Very few shark species are as popular as the tiger shark, and that explains why people are so eager to know whether they can be kept as pets. But do the individuals belonging to this species - who are notorious as blood thirsty predators, really make good pets? With due respect to the fact that the term blood thirsty is an over-hyped term, the answer would be no. There do exist some species of sharks - such as the nurse shark, leopard shark, horn shark, etc., which make ideal pets, but tiger sharks do not feature in this list, and the rule implies for the young ones of this species as well.
Juvenile Tiger Sharks
Aggressive behavior - especially when it comes to hunting, is a characteristic behavioral instinct in tiger shark species - something which they develop within a few days of their birth. This can be attributed to the fact that baby tiger sharks are left to fend for themselves right from the time they are born. With such behavioral instincts, keeping them as pets doesn't sound to be a good idea at all. You will become well-versed with more of such tiger sharks facts as you move on with this write-up.
Mating and Birth
Mating in tiger shark species takes place somewhere between March and May, following which young ones take birth somewhere between April and June the next year. The tiger shark is the only species in the family of requiem sharks which is ovoviviparous in nature - i.e. organism which produces living young from eggs that hatch within the body. The litter consists of 10-80 pups on an average. The young ones in this species develop inside their mother's body for as long as 16 months before they take birth. As in case of various other species of sharks, the young ones of tiger shark are known as pups.
Size and Appearance
At the time of its birth, a tiger shark is 20-30 inches in length. That is in stark contrast to an adult tiger shark which measures 10-14 ft and weighs a whopping 849-1,400 lb. The young ones of this species are typically characterized by spots across the length of their body, instead of stripes which are seen in adults. As they grow, these spots are transformed into stripes which happen to be the characteristic attribute of the tiger sharks from which they derive their common name. While their natural habitat happens to be the deep waters of open ocean, the young ones prefer to stay in shallow water. This is where their spots turn out to be amazing camouflage tools, and help them stay out of the sight of their predators.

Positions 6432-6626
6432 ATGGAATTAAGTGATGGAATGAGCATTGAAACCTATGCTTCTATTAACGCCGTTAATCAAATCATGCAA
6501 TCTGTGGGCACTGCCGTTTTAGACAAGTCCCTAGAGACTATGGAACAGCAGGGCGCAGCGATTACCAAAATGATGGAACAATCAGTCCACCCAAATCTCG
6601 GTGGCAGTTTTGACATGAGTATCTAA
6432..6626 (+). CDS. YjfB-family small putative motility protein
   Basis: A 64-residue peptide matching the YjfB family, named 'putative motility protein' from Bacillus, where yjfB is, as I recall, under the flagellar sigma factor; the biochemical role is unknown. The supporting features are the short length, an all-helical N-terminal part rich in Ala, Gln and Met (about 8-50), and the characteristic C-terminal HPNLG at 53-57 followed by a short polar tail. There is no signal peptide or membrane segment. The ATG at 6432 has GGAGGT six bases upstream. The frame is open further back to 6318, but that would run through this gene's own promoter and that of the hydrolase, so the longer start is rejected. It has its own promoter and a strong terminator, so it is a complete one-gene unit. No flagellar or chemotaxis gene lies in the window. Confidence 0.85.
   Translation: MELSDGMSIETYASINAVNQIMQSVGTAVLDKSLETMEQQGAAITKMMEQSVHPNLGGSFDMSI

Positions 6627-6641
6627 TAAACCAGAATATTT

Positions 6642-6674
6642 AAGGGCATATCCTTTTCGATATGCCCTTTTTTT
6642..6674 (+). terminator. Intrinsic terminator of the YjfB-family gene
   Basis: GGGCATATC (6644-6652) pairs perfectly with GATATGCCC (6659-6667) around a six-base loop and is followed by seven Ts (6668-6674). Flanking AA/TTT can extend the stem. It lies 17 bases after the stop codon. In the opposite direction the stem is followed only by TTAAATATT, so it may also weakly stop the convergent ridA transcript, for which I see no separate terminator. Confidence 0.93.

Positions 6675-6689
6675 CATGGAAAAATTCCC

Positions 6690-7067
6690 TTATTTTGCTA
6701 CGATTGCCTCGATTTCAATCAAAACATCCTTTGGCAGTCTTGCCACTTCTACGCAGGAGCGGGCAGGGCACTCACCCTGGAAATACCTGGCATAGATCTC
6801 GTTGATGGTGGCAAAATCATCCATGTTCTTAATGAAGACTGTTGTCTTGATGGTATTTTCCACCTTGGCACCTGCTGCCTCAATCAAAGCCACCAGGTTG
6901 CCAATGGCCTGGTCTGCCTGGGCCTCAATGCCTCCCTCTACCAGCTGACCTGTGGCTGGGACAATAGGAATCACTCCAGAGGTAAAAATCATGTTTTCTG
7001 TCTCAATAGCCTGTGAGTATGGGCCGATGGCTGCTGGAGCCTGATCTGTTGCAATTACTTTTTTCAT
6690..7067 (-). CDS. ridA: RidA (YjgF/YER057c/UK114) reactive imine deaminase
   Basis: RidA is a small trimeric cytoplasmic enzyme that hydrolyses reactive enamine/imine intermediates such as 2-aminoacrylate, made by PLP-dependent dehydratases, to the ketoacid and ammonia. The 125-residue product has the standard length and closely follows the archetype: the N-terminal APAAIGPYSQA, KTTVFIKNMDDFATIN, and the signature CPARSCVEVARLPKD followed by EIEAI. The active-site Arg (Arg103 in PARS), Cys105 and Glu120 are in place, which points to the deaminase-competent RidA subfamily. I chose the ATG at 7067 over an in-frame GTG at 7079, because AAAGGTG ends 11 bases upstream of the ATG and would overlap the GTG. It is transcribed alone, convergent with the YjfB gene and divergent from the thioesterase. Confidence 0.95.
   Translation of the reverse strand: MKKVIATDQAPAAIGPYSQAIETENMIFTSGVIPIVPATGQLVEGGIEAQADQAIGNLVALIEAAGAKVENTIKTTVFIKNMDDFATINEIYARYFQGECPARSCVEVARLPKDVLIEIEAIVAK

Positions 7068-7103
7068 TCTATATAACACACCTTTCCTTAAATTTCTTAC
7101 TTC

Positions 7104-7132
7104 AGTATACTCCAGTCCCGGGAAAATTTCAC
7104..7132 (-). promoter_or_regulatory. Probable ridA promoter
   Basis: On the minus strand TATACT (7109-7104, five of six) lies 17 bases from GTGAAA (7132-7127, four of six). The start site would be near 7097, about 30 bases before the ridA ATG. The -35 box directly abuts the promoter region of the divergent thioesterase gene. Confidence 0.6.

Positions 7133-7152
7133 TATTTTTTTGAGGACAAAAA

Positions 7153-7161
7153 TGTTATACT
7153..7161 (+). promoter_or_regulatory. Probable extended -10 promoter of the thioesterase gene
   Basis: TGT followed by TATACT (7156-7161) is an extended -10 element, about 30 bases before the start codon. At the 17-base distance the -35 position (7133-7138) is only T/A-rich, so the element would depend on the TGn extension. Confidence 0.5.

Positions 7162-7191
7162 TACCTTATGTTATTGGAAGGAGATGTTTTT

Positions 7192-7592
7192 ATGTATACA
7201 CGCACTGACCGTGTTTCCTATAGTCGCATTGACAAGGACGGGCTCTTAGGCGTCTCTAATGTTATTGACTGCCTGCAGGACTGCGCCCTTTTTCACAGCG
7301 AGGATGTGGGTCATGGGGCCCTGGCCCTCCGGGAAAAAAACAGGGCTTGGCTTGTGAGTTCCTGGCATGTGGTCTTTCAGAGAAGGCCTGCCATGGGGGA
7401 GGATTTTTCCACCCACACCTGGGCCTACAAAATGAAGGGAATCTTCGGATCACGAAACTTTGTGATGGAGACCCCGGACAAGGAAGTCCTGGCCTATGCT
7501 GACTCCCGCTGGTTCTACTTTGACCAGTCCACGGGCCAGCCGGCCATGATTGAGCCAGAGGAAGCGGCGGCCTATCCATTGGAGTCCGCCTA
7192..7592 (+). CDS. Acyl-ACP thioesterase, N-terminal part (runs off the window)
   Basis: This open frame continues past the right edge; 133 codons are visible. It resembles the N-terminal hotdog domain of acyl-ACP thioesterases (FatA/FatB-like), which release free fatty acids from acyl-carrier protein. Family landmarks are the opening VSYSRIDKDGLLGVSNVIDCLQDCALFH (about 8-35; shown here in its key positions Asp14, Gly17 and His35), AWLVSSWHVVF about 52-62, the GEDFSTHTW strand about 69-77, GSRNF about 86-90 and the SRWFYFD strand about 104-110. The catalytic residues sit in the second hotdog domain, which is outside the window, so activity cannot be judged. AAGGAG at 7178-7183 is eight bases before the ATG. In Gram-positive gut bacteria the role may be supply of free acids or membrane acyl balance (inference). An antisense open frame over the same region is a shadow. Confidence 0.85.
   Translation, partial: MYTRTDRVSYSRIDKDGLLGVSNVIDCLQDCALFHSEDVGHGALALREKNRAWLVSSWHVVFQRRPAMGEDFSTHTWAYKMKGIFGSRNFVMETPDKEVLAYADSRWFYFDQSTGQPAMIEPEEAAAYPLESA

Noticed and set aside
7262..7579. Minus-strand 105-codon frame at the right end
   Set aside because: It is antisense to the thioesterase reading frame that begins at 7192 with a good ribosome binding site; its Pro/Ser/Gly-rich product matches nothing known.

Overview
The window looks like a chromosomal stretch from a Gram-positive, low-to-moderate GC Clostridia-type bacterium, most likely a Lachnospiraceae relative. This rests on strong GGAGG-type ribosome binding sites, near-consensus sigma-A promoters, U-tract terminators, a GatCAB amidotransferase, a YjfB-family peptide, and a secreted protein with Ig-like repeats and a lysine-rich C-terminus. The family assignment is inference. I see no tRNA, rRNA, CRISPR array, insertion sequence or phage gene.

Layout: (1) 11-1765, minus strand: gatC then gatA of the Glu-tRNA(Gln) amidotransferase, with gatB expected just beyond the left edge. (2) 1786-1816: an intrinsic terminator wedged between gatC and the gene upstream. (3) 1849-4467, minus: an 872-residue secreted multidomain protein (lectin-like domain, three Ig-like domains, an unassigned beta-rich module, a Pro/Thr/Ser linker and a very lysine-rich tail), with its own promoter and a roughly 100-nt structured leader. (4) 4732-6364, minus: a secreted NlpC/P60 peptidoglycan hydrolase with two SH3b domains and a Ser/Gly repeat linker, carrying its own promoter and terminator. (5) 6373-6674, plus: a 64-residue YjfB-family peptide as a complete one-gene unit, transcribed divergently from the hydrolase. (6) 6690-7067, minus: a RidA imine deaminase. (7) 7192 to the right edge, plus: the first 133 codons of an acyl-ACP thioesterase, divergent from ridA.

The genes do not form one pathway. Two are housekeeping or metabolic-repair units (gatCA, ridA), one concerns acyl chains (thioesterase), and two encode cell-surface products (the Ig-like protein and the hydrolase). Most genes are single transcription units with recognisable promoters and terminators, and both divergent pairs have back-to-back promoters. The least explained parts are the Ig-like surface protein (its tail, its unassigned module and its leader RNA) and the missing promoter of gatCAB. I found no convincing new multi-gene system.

Diet and Behavior
As we mentioned earlier, the young ones are left to fend for themselves right from the time they are born as a result of which they start hunting for their own food right from the word go. Their size has a crucial role to play when it comes to feeding habits. They eat a range of small marine organisms including bony fish species, squids, etc. when they are born. As they continue to grow and attain a considerable size, they begin feeding on young ones of sea turtles, baby seals, etc. As they grow, they graduate to larger prey. Even though they attain a significant length within a year of their birth, they only reach sexual maturity at the age of five and that's when the reproduction cycle in tiger sharks starts all over again with the process of mating.
Even though most of the tiger shark attacks on humans in the wild are curiosity driven - and not predatory in nature, the aggressive nature of this species is one of the numerous factors for which you should give up on the idea of keeping it as a pet. While that's the most important reason, other reasons such as the size of this species, their rapid growth, etc. are good enough for you to refrain from keeping them as pets.